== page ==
Six days ago I sat down and put my heart into a cover letter. Five days ago I got a response about the cool application. Three days ago I went to a job interview and today I had a successful trial shift. It ended with a friendly hug from the manager and a warm “welcome to the team”. No, I’m not planning to get into hospitality forever and I don’t want to spend most of my life begging for tips, but if I decide to do so, I want to do it good. So here’s a shout out for my fellow mates who still believe in good things despite singing along Dolly Parton…”working 9 to 5…”
In my not very long, but surely very exciting working life, I’ve been mostly thrown into the team on the first day without a lot of explaining how things work and so on. I will forever remember my first day at the hotel reception in Jurmala, Latvia. Jurmala is a place Latvians like to call a resort because it probably has the only beach in the country where, during the summer, the amount of non-Latvian speaking public invades the sandy coast so intensively that everyone else who still has some self-respect left, leaves for less crowded sites.
Russians, in particular, absolutely love the place and I happened to work in one of their most beloved hotels. Let’s put it like that – I barely knew how to construct a sentence in this great (no sarcasm, btw) language so you can imagine the amount of cold sweat running down my back when the phone rang for the first time. After a couple of weeks I learned to nod and smile if people are just talking with me about things I had the least clue, gradually collecting vocabulary broad enough to explain directions, breakfast times and reasons why isn’t the wifi working…again. My Russian teacher probably still doesn’t believe this story, though.
Working in a bar in London? Awesome! I’ve always wanted to be like, you know, the girl from Coyote Ugly, pouring drinks in hot guys’ mouths and dancing on the counter when it’s super-busy. That was probably a good attitude and drive to start my bartender’s “career”, but a huge shock on the first day followed. “Hi, you’re Edite? Cool. Please explain Edite the…things”. My manager asked the Japanese girl to vaguely describe how things work. “Here are the spirits, here are the beers, here are the lagers, ales….and this is the till. Well, it’s quite a mess, but you’ll get used to it. Bye!” Oh boy, I was terrified. As badass I thought I was, I had to admit that my reputation as a smart-drinker (aka “she barely drinks”/”edite, I’ve never see you drunk!”) didn’t pay off.
My first customers got beers in the glasses not fully topped, soda water instead of lemonade in their cocktails and responses like: “yeah sure you can have that cocktail, but can you explain me how to make it?” At the end of the day I counted £7 in tips from my pocket, which is an extensive amount at the bar I work. Till this day I can’t figure whether I just forgot to give the change or I just looked so miserable and confused, that people threw money on me trying to make me feel better. Well, that worked. After a couple of weeks I felt confident enough to boss around the newcomers. Hell yeah, Coyote Ugly style. Well, you remember the scene where the babe gets off other babe’s nerdy outfit.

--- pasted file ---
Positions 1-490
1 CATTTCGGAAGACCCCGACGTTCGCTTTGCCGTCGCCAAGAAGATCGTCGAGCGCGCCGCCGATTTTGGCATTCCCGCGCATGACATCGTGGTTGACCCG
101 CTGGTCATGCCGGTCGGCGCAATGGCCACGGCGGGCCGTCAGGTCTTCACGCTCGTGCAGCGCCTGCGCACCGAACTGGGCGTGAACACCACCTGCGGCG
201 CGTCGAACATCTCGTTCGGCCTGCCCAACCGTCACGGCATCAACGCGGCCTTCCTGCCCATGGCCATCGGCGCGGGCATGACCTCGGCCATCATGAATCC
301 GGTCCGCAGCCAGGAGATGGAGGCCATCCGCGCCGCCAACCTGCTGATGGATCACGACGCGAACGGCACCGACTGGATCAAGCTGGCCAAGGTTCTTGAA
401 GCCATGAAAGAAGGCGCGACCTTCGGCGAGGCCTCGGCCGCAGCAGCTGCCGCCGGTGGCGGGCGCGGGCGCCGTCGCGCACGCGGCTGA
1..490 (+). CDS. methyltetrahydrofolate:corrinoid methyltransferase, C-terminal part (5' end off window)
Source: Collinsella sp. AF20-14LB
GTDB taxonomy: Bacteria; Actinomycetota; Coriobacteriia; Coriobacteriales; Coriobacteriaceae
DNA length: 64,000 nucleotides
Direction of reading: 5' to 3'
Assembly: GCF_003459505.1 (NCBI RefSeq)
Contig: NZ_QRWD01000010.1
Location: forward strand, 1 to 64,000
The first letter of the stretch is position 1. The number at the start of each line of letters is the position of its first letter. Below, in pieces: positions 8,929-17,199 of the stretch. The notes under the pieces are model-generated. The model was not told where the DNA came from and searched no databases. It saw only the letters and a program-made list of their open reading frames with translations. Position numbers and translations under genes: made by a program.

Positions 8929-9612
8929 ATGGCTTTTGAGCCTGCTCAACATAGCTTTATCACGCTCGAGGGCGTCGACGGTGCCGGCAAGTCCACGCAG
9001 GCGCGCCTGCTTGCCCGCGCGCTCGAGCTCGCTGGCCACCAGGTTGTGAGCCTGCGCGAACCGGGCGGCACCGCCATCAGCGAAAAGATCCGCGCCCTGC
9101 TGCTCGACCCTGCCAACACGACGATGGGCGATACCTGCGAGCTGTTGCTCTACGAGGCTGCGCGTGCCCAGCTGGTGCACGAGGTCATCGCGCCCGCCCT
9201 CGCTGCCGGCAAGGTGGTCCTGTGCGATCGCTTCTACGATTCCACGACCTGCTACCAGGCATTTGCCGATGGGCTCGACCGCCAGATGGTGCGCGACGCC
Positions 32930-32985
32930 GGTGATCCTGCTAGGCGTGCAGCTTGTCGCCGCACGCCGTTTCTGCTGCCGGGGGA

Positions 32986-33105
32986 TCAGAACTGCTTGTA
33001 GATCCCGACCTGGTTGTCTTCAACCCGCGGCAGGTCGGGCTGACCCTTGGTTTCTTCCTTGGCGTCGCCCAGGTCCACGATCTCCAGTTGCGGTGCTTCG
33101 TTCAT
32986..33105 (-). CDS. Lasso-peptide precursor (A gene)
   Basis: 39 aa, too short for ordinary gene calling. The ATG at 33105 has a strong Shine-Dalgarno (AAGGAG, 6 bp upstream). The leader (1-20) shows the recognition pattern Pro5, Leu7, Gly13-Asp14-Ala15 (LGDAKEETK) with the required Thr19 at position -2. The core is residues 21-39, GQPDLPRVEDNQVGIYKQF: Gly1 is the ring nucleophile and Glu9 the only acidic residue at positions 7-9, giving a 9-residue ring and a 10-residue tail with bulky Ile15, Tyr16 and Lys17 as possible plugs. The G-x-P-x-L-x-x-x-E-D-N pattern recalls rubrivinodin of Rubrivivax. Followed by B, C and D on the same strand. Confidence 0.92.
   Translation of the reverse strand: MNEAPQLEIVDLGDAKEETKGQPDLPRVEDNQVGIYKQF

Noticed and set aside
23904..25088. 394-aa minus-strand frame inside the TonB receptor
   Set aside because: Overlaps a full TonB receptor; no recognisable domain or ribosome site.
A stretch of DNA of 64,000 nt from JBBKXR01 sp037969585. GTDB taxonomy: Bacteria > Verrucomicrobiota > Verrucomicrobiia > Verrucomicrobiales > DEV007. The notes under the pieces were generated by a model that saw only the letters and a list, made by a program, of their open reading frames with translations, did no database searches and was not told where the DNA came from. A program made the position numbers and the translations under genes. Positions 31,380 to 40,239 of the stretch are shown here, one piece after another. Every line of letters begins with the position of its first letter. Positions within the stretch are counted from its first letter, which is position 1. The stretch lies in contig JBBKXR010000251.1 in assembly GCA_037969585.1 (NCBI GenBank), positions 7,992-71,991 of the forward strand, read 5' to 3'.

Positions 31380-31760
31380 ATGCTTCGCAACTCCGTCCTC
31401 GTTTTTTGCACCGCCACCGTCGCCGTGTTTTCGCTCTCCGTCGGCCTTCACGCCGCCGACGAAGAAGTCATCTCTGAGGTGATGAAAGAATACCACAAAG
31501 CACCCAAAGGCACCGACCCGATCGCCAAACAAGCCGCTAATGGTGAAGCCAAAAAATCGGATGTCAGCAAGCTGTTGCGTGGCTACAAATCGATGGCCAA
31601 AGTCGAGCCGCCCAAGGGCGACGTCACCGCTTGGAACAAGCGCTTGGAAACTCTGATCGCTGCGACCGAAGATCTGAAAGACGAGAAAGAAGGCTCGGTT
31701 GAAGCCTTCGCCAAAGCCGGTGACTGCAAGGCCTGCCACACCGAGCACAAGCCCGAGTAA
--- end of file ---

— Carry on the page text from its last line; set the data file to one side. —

Today I wore an apron for a real reason for the first time, tried to look professional while taking an order and washed dishes at speed that no one can complain about the usage of water and how the little polar bears in the far north die because of me. I only once bumped into the staircase ceiling with all my force, got made fun of by the chief and almost bursted into laughter after hearing a guy talking in an amazingly high-pitched voice. I laughed when it turned out to be a girl, though. It’s all good cause I tried and when you try, you fail. And more you try, more you fail. But the feeling when someone actually values your hard work is worth failing.
So, the conclusion: in the very over-hyped recent movie (alert: subjective opinion!) The Perks Of Being A Wallflower, the English teacher tells the nerdy guy, that if you find at least one friend on you first day of high school, you’ve done good. The same goes for the work. And I’ve always been lucky like that. Find someone to trust, someone to laugh with about the silly mistakes you do and to accompany you when hiding the evidence of some trouble-making from the supervisors. And later become this person to a newcomer. That’s how we should roll in this business. At least we don’t wear suits, earn money we don’t know how to spend and haven’t lost the taste of cheap wine in our mouths. The spring is coming. Make a change.